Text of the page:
Leading & Reinvigorating NMSU’s International and Border Programs

As your Provost, I am excited by the prospect of leading Academic Affairs, under the banner of NMSU LEADS 2025, to reinvigorate and strengthen initiatives to globalize our curriculum, research and outreach missions.  Innovation in this area will enhance NMSU’s reputation, visibility, and reach, while potentially growing new resources to further strengthen the NMSU system.

NMSU’s Office of International and Border Programs (IBP), which reports to my office, currently consists of the Center for Latin American and Border Studies, the Center for English Language Programs, the Confucius Institute, Education Abroad, International Student and Scholar Services, and the Passport Office.  The IBP office also reviews and assists with authorizing international travel and developing and overseeing international academic agreements. 

IBP currently has a leadership vacancy.  I will be taking both short-term and long-term steps to ensure that all programs related to international and border initiatives have both strong support and leadership moving forward.

Long-term, the NMSU LEADS 2025 strategic plan provides new avenues to pursue, and new ways to think about how we develop and deliver international and border programs.  It also emphasizes the need for collaboration across all campuses and units to achieve our goals.

Several new efforts are already underway that seek to do just that.  One is the grassroots effort led by the NMSU Office of Strategic Initiatives under the umbrella of ‘healthy border issues’ – one of the NMSU LEADS 2025 Strategic Plan’s Global initiatives.  Deploying the collective impact strategy known as Strategic Doing (https://newscenter.nmsu.edu/Articles/view/13568/nmsu-launches-strategic-doing-training-for-collaborative-action), this initiative seeks to accelerate innovation across organizational and political boundaries.  

On September 10th I attended the fourth convening of the healthy border initiative, which currently consists of approximately 40 individuals from across our institution.  Many of these individuals are active in current internationalization efforts; others are new to these efforts and are attracted by the possibility of growing support for such efforts in the future.  The healthy borders initiative is an example of NMSU’s ongoing efforts to develop a more functional border ecosystem in all respects:  educational, economic, social, environmental, and public health, etc.  There is room for all in this big tent. The conversation was stimulating, and I urge you to attend future convening if you are interested in international and border programs.  It is my hope that the strategic planning process results in an ambitious vision for renewed emphasis on globalization of our programs in the future.  Initiatives like this have great potential to provide new ways for us to think about identifying, organizing and supporting international and border projects in the future.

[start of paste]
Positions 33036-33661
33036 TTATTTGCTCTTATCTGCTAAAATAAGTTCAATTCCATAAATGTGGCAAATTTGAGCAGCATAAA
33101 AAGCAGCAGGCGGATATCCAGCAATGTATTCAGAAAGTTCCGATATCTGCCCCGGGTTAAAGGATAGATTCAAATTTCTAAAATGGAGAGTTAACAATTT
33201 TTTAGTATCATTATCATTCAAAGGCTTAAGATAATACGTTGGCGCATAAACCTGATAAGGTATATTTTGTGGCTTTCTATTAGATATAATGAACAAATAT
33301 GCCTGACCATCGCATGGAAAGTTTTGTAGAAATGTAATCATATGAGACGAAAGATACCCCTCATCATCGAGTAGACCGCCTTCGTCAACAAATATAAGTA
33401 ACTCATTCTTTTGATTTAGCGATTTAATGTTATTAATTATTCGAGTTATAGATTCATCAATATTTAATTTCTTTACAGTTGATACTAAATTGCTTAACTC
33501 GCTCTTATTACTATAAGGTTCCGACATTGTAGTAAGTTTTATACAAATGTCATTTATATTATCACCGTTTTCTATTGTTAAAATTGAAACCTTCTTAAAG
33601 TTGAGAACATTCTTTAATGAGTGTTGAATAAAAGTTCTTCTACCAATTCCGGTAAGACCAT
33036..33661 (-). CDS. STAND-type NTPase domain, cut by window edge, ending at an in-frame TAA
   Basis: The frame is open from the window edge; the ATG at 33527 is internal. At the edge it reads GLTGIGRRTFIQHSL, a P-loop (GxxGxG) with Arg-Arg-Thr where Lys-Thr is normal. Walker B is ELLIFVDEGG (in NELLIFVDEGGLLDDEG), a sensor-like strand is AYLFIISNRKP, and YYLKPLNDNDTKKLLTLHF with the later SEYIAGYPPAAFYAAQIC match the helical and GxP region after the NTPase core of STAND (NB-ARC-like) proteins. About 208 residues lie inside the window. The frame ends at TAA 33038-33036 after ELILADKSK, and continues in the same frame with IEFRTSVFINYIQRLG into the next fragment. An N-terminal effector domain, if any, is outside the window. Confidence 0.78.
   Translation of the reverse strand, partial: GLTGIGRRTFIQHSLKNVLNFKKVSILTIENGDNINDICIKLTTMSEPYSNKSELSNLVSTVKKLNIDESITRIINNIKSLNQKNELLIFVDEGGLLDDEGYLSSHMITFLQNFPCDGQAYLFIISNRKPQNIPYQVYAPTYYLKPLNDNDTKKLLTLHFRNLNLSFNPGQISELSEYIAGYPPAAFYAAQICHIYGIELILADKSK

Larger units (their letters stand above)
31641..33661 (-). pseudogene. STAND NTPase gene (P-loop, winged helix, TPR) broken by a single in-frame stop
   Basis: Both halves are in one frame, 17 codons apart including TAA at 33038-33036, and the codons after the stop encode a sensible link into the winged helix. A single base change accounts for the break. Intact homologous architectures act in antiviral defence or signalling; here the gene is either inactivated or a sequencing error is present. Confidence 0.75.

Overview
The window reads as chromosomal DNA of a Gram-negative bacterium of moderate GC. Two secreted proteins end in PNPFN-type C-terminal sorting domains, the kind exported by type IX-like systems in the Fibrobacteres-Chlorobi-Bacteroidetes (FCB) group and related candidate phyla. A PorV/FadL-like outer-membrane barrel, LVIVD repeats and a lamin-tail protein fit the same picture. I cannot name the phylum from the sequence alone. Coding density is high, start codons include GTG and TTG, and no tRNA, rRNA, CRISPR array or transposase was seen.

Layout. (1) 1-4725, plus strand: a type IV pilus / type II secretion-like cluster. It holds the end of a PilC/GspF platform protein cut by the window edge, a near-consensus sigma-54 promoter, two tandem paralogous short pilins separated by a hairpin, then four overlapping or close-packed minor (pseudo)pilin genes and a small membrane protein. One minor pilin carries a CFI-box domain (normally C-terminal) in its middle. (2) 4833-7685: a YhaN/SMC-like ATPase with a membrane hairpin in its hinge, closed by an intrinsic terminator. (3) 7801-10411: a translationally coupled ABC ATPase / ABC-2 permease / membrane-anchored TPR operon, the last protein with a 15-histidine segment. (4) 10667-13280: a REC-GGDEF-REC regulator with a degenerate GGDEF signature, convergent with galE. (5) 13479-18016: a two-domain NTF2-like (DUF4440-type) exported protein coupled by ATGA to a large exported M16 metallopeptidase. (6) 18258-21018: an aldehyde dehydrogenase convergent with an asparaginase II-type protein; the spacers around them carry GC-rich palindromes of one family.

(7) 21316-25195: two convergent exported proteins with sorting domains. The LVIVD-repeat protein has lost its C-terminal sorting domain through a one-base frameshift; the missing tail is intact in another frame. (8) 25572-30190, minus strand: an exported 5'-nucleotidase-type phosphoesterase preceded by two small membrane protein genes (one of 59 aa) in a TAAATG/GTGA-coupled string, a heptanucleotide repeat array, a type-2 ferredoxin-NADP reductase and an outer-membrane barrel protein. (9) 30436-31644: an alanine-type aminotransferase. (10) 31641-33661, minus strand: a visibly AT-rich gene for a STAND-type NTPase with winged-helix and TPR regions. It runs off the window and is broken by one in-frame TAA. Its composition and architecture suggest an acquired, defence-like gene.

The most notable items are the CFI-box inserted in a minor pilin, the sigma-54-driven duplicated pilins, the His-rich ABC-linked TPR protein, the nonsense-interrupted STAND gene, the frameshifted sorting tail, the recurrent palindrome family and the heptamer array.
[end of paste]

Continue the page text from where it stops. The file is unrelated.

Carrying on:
Given that such conversations are actively underway in a number of places across the campus, it is imprudent to fill the leadership vacancy in IBP until our long-term strategy for advancing initiatives to globalize our curriculum, research and outreach missions becomes clearer.   I have consulted with the academic deans and several other stakeholders regarding our current and future leadership needs and will continue to do so as the conversation broadens.  

In the interim, I will continue to oversee international academic programs, but I plan to take steps in the short-term to address some current challenges. 

First, revenue to support growth of international and border programs is essential, especially regarding Mexico. NMSU enjoys many relationships and commitments to collaboration in Mexico, and right now many of these remain under- or un-funded.  I plan to create a grant-writing position to seek revenue to support programs that will become sustainable with time.

Second, student support and co-curricular programs will move to Student Affairs and Enrollment management, where they will benefit from the strong leadership provided by Dr. Renay Scott, Vice President for Student Success (VPSS).  This includes Education Abroad, International Student and Scholar Services, and the Passport Office.  This will provide students with one point of contact for recruitment, admissions and advising support.  Education Abroad fits well with other experiential learning efforts under VPSS oversight.  IBP has also been active with International Student Organizations, and those important support activities will fit well within Student Success.

Third, the remainder of the IBP programs will continue to report to Academic Affairs through my direct reports.  Confucius Institute will be overseen by Dean Enrico Pontelli of Arts and Sciences; the Center for Latin American and Border Studies and the Center for English Language Programs will temporarily report through Deputy Provost Greg Fant. He will also assist with the IBP function of authorizing international travel and overseeing international academic agreements. 

I look forward to working together with all of you to shape the future of NMSU’s international and border programs as we move forward with implementing the NMSU LEADS 2025 strategic plan!

 

Carol Parker
Provost and Senior Vice President for Academic Affairs

New Mexico State University

 


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